MNA Co-Steward Featured in Environmental E-Newsletter

Recently, the Sisters of the Precious Blood of Dayton, Ohio featured the efforts of the co-steward of Alta Warren Parsons Memorial Nature Sanctuary, Sister Marie Kopin, in their C.PP.S. Environmental E-Newsletter. We’ve reprinted the article with permission below:

Marie Kopin here hard at work, volunteers as a MNA Sanctuary Steward.

Marie Kopin here hard at work, volunteers as a MNA Sanctuary Steward. Photo by Katherine Hollins

Marie works with MNA in stewardship of nature

Sister Marie Kopin is a volunteer ‘Co-Steward’ of the Alta Warren Parsons Memorial Nature Sanctuary in Clare County, Michigan, near Farwell. It is owned and protected by the Michigan Nature Association (MNA), which has just celebrated it’s 60th anniversary year of existence in preserving vital types of plants and wildlife areas of Michigan. Marie is a life member of MNA. 

Parson’s Sanctuary boasts many kinds of terrain including some of the shoreline of Ferguson Lake. This preserve is listed as one of the ‘show piece sanctuaries’ of MNA in Michigan with easy access, a nice trail system, and various habitats including forests, swamp, a beaver dam, hills, and some flat land forest. As a MNA Sanctuary Steward, Marie visits this sanctuary several times each year, participates in workdays, contributes a mycological species count, and a yearly report along with her partner, ‘Buzz’ Parsons, son of the original donor of this preserve.

On a recent December work day, (note picture) Marie used a device made from PVC pipes to “paint” Round-up in an effort to remove ‘Autumn olive’, a dangerously invasive species overpopulating many Michigan fields and woodlands on freshly cut stems and branches of the invasive Autumn Olive Plant (Elaeganus umbellata). It is a dense brushy plant with sharp thorns which is now overpopulating many Michigan fields and woodlands. This species is starting to ‘take over’ a number of areas at Parsons Sanctuary, and is becoming a big nuisance in many parts of Michigan and in Ohio and other states as well. For more information go to and/or see an informative video at

To take a look at the ‘now’ range of distribution of this particular invasive species in our NE states, go to This USDA Forest Service map shows at least 15 counties in Ohio plagued with Autumn Olive, plus twice as many in Michigan.

A Rattlesnake Plantain Plant (Goodyera Pubescens), of the orchid family, grows at Parsons and hopefully will continue if invasive species are removed.

A Rattlesnake Plantain Plant (Goodyera Pubescens), of the orchid family, grows at Parsons and hopefully will continue if invasive species are removed. Photo by Katherine Hollins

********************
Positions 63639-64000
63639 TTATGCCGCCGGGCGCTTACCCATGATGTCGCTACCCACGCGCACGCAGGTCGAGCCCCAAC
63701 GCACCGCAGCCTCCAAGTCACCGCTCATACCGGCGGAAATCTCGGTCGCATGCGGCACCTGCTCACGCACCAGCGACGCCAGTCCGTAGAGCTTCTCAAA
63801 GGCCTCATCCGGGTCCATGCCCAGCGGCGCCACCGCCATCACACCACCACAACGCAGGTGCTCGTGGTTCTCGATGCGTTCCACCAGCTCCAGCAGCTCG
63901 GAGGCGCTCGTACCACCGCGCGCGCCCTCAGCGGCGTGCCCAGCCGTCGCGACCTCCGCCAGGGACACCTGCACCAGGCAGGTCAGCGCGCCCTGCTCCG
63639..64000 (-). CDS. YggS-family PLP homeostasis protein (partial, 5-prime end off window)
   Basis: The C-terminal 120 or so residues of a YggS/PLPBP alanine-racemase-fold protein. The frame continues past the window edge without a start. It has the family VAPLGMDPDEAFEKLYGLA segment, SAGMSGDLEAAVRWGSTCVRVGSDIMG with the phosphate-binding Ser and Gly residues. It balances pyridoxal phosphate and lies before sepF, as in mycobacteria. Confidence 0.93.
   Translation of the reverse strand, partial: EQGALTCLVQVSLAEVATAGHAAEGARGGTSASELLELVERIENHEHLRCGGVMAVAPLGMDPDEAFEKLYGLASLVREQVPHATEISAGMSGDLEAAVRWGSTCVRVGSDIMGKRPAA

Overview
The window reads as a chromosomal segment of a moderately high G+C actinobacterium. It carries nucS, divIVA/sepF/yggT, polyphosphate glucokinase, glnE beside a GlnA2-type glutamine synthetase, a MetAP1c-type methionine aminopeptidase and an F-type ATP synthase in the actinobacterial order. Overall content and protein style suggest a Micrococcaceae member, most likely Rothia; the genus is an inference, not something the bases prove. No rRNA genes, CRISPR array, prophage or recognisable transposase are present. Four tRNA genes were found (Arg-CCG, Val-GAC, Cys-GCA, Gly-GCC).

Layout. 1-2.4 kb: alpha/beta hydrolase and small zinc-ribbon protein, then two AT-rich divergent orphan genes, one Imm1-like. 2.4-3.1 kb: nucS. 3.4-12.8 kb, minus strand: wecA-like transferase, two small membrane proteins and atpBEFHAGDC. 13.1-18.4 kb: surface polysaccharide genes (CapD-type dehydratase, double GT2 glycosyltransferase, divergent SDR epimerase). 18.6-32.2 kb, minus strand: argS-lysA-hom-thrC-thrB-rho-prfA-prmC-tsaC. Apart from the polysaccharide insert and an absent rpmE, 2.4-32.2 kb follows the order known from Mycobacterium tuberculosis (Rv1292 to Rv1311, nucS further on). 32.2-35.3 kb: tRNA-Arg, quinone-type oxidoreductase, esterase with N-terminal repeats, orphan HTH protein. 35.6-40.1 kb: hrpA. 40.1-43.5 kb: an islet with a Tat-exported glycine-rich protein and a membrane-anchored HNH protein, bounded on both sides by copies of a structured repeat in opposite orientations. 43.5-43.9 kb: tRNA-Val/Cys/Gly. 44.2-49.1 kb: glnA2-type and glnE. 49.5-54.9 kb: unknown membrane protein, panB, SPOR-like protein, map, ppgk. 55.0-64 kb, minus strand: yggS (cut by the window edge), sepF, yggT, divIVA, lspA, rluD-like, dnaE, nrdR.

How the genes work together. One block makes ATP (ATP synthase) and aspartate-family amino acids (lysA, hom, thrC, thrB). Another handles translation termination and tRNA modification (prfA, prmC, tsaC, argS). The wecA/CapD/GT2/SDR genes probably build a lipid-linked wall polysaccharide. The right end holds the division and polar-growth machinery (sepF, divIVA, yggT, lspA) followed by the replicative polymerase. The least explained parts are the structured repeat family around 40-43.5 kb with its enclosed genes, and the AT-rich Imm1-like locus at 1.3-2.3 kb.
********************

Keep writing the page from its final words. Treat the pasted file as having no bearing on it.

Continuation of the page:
MNA is one of the leading associations in Michigan which sponsors work-days to remove this and other invasive plants. Volunteers work hard in MNA’s growing collection of some 10,000 acres in over 150 nature sanctuaries. MNA is also one of the leaders in education of the public about prevention and control of these unwanted species so that Michigan forests can survive and not be choked out by unwanted plants. Marie enjoys being connected with this organization since the 1970’s when she moved back to Michigan. It has been an inspiration for her to work with people concerned about preserving our natural species and the environment.

In addition to her participation in the work days, Marie petitioned a county commissioner asking that the issue be addressed at an Isabella County Commissioners meeting in an effort to initiate an education and volunteer removal program. She notes that this invasive species problem started with a few plants bought from a nursery. Once established, the roots spread and are increasingly hard to eradicate. In addition, after eating the berries, the birds spread the seeds and the cycle continues. What are some invasive species in your area?

Copyright 2013, Sisters of the Precious Blood of Dayton, Ohio.

Visit the MNA website to learn how you can get involved as a sanctuary steward or volunteer.

A Fascinating MNA Odyssey Tour Through Parsons Memorial

By Tina Patterson and Dave Wendling

Group of hikers

The group, including young members Gaby and Gwen, hike through Parsons Memorial Nature Sanctuary. Photo by Tina Patterson

Wow, mushrooms, mushrooms everywhere!  What fun to see all the different colors and kinds of mushrooms that can be found at the Alta Warren Parsons Memorial Sanctuary.  After 15 sanctuaries we finally had a proliferation of fungus, and what fun to share the day with our youngest participants so far: the Sherwood girls of Farwell, Michigan. Gaby and Gwen showed great interest in all they were seeing and learned to follow a trail by looking for the blue diamonds. We were lucky to have the participation of so many knowledgeable hikers, helping the girls learn about what we saw along the trail. This was the first sanctuary that we visited where the hike was led by a family member, Buzz Parsons, whose parents, Mahlon and Alta Parsons, determined that these 80 acres should remain free from development. It was a special treat to be escorted by Buzz, whose sense of humor and knowledge was an invaluable asset. Continue reading